I love boxing, but its wretchedness is really beyond compare, the way in which it grounds down and exploits its heroes and champions, subjecting them to drubbing after drubbing once their skills have faded in order to wring every last dollar out of whatever lingering monetary value their name recognition might confer. There is no pension fund for boxers, no powerful league or national regulatory body to look after their financial, physical and mental well-being the way there is in other sports. There's no player's union. What does exist in this vacuum is a class of villains and lowlifes so unsavory and bereft of scruples that they seem to have walked directly out of the pages of a James M. Cain novel. This rogue's gallery takes the form of promoters, managers, advisers, baldly corrupt sanctioning bodies and just about every other possible iteration of grifter and sharpie, hovering vulturelike over the sport's money dealings, waiting to pick away at hard-earned purses until there are mere scraps left over for the fighters themselves. They are like the spawn of sewer rats and cottonmouth snakes, these men, seeking only to manipulate, defraud and endanger those athletes unfortunate enough to fall into their sphere of influence. Avarice in the form of immediate-term benefit is their only aim, capricious dishonesty the conventionally accepted avenue for achieving their goals. And that is their good side.
None of this is an original observation of course, and in fact all of it is part and parcel of boxing's vibrant lore, a condition which in turn contributes to the immense difficulty of bringing any sensible reform to the sport. Influential personages ranging from Senator John McCain to Howard Cosell to Muhammed Ali himself have advocated over the past decades for the sport's cleanup via the Federal Trade Commission or the creation of a federal oversight committee, only to have these concerns largely shrugged off by those both in and outside of the sport, seemingly accompanied always by the frustrating tautology: “That's just boxing...” Nothing less than subpoenas and days of televised Congressional hearings will suffice in order to investigate the claims made in a memoir by Jose Canseco, but boxing is always “just boxing.”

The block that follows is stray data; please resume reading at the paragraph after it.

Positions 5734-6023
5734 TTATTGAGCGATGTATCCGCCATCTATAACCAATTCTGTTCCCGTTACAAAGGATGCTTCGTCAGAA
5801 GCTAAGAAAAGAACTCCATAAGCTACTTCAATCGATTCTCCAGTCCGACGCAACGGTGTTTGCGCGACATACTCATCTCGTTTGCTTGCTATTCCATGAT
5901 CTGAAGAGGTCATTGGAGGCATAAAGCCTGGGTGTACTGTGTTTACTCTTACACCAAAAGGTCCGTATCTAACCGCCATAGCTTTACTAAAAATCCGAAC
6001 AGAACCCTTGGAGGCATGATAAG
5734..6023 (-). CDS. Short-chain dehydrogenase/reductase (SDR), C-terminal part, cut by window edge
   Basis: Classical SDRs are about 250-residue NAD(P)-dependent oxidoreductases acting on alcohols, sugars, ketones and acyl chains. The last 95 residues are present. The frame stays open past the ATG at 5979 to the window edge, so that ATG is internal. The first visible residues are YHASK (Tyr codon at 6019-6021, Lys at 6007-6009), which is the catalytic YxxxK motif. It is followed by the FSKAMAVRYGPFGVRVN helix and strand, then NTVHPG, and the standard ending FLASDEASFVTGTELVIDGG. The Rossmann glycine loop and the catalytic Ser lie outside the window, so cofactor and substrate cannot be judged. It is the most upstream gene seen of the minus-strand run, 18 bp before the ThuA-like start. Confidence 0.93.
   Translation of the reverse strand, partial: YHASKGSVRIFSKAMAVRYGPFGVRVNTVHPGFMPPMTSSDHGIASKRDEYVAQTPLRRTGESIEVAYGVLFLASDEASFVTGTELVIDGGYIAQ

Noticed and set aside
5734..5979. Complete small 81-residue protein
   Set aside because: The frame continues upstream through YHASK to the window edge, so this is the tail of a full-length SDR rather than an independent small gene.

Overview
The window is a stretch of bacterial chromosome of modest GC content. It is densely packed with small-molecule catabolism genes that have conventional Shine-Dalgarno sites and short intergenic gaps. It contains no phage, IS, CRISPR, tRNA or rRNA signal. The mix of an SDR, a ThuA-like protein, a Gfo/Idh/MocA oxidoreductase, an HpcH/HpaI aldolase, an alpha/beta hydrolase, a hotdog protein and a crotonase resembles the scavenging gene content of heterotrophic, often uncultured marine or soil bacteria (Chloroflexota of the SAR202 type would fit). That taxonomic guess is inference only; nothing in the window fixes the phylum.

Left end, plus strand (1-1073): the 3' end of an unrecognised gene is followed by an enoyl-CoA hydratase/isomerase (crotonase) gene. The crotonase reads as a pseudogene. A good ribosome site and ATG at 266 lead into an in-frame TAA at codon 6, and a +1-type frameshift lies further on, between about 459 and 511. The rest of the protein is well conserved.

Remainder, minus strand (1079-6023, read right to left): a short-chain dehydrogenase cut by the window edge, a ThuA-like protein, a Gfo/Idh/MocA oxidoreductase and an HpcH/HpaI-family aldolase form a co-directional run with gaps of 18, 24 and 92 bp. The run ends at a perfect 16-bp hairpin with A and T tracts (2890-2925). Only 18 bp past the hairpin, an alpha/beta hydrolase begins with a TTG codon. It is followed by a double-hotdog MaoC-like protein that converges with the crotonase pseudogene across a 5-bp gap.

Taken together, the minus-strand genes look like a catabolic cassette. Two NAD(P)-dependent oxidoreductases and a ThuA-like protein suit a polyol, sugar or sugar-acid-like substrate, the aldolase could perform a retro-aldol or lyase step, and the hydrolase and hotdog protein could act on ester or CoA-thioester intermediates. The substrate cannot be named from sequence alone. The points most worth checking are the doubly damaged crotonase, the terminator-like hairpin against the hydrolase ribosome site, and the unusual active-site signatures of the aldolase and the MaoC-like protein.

Owing to concerns over his health, the once great 42-year-old former heavyweight champion Evander Holyfield is banned by the New York State Athletic Commission from fighting in this state. But you can always get a boxing license somewhere, and last week Holyfield brought his act to Dallas, where he notched the 39th victory of his storied career with a second round TKO over lowly regarded tomato can Jeremy Bates. I suppose it's Holyfield's right to continue fighting as long as he wants, but the concerns over his well-being are valid: in recent years he has manifested classic symptoms of becoming “punchy,” with slurred speech and slowed reflexes, and prior to that suffered from a dangerous heart ailment which a decade ago drove him briefly into retirement. He has not defeated an opponent of the remotest skill or significance in more than four years and has not been anywhere approaching the top of his game in closer to eight. The sheer welter of combat endured by this veteran of countless unforgettable confrontations places him in a precarious position every time he walks through the ropes to face a fighter of the remotest caliber and skill. In 2003 Holyfield was beaten up badly by a bloated but still dangerous former middleweight champion James Toney. The following year he dropped a listless one-sided decision to the journeyman Larry Donald, a fighter who would have been fortunate to last three rounds with a prime Holyfield. It is, of course, impossible to imagine any other major sport allowing one of its front-line stars to deteriorate so pathetically, so dangerously, directly in front of our eyes. When former NFL quarterbacks Steve Young or Troy Aikman — now both Hall Of Famers — began suffering from multiple concussion syndrome, both were quickly shuttled off the field and into successful broadcasting careers. Holyfield is denied a license to fight in New York so he goes to Texas and carries on against the advice. That's just boxing.